Centos and Masquerading

English

 

The other day I had weird problems with masqueraded connections. Certain HTTP connections were simply going deaf after a random amount of time. The behaviour seemed random at first, but then I discovered that only specific webservers like www.nmap.org or www.speedtest.net are affected. 

The server, doing the masquerading was based on Centos 7. It was also using the new FirewallD system, so I thought the problem might be there. Normally, I wouldn't bother, but this one somehow didn't let me sleep. 

Following the leads, I discovered that certain TCP packets are not coming through. How come, if all the PING replies are there? I could confirm that the really big packets are being lost. This brought me to the TCP fragmentation. 

enp1s0: flags=4163<UP,BROADCAST,RUNNING,MULTICAST>  mtu 1500
ppp0: flags=4305<UP,POINTOPOINT,RUNNING,NOARP,MULTICAST>  mtu 1492

See the MTU (maximum transmission unit) value? I guessed certain packets are not being properly fragmented, thus not passing the route. Doing some reading, I found this:

When a user requests a web site, a client/server negotiation occurs between the PC and the web server that hosts the web site. During the negotiation, a maximum MTU size is negotiated. Since the PC negotiates and its default MTU size is 1500 bytes (Windows 3x, 9x, NT, ME, and so forth), the web server negotiates an MTU size of 1500 bytes. Therefore, regardless of the MTU size you configure on the router, the web server still sends packets up to 1500 bytes in size.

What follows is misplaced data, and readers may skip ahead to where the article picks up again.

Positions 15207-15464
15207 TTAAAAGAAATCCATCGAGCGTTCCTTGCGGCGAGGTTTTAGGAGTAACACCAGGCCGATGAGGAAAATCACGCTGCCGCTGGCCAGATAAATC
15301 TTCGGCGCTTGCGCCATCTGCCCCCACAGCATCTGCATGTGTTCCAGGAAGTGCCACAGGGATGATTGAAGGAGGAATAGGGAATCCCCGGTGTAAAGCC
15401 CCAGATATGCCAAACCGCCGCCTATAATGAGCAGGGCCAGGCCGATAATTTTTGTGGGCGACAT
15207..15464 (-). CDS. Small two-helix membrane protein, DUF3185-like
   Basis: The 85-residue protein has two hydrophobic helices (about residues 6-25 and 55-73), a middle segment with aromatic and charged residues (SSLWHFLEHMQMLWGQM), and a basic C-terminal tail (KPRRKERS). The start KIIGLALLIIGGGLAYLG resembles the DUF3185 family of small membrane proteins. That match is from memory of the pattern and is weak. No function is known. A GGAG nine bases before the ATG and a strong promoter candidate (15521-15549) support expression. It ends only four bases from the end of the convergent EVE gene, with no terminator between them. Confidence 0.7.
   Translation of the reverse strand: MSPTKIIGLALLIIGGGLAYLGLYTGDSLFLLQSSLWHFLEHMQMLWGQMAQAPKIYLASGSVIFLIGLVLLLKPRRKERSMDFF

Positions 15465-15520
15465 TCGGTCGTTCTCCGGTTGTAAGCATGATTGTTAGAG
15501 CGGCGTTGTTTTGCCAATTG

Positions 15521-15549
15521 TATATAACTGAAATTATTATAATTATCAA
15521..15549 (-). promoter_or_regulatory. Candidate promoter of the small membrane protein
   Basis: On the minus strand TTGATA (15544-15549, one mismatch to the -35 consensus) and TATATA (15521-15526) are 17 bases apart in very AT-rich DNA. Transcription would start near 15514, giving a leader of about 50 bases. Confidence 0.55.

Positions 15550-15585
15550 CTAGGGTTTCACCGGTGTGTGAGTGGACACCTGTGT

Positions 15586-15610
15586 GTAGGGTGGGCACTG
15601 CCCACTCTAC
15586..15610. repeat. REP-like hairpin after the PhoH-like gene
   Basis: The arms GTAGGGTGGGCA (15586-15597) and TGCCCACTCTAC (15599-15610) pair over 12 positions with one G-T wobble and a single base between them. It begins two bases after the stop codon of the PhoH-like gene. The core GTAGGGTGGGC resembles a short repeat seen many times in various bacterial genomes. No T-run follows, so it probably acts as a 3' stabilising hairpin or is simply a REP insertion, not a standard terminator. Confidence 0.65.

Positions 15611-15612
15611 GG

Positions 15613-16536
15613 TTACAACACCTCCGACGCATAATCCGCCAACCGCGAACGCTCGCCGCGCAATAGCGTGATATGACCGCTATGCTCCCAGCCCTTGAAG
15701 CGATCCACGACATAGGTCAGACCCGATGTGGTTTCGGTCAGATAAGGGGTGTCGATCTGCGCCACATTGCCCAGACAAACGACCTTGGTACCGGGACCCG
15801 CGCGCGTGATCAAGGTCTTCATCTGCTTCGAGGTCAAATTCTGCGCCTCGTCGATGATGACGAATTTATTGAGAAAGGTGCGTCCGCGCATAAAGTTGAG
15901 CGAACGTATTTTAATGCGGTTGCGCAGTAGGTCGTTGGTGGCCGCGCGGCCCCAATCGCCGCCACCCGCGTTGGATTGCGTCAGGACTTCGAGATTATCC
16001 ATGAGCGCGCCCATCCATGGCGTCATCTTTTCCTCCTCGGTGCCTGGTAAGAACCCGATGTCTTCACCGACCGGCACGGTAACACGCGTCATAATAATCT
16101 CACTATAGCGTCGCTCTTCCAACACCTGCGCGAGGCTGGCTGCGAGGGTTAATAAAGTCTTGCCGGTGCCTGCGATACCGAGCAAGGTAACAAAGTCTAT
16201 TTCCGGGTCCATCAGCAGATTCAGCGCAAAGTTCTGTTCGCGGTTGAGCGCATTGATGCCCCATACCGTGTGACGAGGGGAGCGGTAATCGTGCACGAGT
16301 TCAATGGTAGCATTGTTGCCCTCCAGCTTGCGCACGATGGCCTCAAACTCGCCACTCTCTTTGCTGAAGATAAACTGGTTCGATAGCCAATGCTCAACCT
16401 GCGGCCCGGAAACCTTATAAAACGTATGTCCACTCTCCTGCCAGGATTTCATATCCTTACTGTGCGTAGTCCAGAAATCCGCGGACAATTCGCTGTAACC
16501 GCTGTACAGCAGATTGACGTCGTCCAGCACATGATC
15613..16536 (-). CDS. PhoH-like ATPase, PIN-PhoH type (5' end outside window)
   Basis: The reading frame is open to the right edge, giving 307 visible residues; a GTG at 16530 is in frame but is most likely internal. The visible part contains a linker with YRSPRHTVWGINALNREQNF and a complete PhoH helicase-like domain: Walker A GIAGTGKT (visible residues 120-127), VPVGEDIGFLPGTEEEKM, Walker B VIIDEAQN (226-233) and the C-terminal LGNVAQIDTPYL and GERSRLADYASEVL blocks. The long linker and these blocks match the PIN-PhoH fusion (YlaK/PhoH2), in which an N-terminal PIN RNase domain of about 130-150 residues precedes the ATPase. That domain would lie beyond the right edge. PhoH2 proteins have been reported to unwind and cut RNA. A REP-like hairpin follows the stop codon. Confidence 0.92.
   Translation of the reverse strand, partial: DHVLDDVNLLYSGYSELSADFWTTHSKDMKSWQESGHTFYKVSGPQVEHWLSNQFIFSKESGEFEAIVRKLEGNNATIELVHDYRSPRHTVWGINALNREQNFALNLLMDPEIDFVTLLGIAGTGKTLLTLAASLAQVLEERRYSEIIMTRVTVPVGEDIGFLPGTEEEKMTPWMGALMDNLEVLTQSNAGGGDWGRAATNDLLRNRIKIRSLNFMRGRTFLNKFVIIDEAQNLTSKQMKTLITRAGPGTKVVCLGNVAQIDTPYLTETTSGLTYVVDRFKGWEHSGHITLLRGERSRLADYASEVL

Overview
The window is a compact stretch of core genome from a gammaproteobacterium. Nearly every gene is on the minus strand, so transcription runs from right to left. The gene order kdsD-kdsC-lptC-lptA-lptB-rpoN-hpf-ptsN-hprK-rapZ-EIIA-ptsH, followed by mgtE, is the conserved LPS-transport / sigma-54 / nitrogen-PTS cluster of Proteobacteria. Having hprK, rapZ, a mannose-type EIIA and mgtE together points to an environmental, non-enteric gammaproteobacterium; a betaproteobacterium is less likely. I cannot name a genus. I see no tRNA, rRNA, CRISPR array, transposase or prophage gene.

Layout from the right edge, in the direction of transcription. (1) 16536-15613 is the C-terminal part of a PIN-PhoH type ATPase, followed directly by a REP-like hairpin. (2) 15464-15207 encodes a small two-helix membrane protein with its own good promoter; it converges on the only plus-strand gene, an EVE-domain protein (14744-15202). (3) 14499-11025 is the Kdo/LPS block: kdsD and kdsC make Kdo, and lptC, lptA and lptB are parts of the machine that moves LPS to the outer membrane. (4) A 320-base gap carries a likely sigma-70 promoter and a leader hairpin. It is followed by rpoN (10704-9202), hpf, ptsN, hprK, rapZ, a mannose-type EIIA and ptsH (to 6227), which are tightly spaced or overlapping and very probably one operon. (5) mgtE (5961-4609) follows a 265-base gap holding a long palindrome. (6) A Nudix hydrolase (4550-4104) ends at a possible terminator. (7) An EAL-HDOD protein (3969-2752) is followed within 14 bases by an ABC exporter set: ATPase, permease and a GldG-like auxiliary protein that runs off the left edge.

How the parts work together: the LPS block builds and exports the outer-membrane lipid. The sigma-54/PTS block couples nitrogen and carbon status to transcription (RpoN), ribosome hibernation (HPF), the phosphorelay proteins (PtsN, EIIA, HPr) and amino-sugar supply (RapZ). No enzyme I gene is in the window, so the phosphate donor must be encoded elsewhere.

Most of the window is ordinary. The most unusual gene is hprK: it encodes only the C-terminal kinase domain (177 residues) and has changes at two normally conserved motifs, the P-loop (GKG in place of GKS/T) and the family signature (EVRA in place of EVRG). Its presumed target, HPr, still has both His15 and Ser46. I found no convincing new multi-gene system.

Luckily the guys at Netfilter wrote an extension that solves the problem. In the words of the author.

This patch by Marc Boucher <marc+nf@mbsi.ca> adds a new target that allows you to examine and alter the MSS value of TCP SYN packets, to control the maximum size for that connection. As explained by Marc himself, THIS IS A HACK, used to overcome criminally brain-dead ISPs or servers which block ICMP Fragmentation Needed packets.

Typical usage would be :

# iptables -A FORWARD -p tcp --tcp-flags SYN,RST SYN -j TCPMSS --clamp-mss-to-pmtu

So, applying this to the new firewalld system solved the problem.

firewall-cmd --permanent --direct --add-passthrough ipv4 -I FORWARD -p tcp --tcp-flags SYN,RST SYN 
-j TCPMSS --clamp-mss-to-pmtu

 

A little bit of explanation here.